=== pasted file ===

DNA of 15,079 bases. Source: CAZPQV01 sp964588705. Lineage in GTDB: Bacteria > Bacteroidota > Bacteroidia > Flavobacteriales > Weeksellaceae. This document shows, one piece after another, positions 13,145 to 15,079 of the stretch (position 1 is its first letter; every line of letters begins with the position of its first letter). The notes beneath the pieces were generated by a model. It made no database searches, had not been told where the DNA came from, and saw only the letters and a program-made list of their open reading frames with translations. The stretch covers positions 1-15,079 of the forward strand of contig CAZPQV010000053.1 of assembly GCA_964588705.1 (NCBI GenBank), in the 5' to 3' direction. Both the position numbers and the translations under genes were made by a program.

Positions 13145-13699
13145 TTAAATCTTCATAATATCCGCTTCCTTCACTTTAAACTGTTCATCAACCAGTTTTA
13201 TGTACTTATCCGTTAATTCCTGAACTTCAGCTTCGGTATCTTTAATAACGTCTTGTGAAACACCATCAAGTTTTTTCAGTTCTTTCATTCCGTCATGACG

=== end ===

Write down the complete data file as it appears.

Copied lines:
DNA of 15,079 bases. Source: CAZPQV01 sp964588705. Lineage in GTDB: Bacteria > Bacteroidota > Bacteroidia > Flavobacteriales > Weeksellaceae. This document shows, one piece after another, positions 13,145 to 15,079 of the stretch (position 1 is its first letter; every line of letters begins with the position of its first letter). The notes beneath the pieces were generated by a model. It made no database searches, had not been told where the DNA came from, and saw only the letters and a program-made list of their open reading frames with translations. The stretch covers positions 1-15,079 of the forward strand of contig CAZPQV010000053.1 of assembly GCA_964588705.1 (NCBI GenBank), in the 5' to 3' direction. Both the position numbers and the translations under genes were made by a program.

Positions 13145-13699
13145 TTAAATCTTCATAATATCCGCTTCCTTCACTTTAAACTGTTCATCAACCAGTTTTA
13201 TGTACTTATCCGTTAATTCCTGAACTTCAGCTTCGGTATCTTTAATAACGTCTTGTGAAACACCATCAAGTTTTTTCAGTTCTTTCATTCCGTCATGACG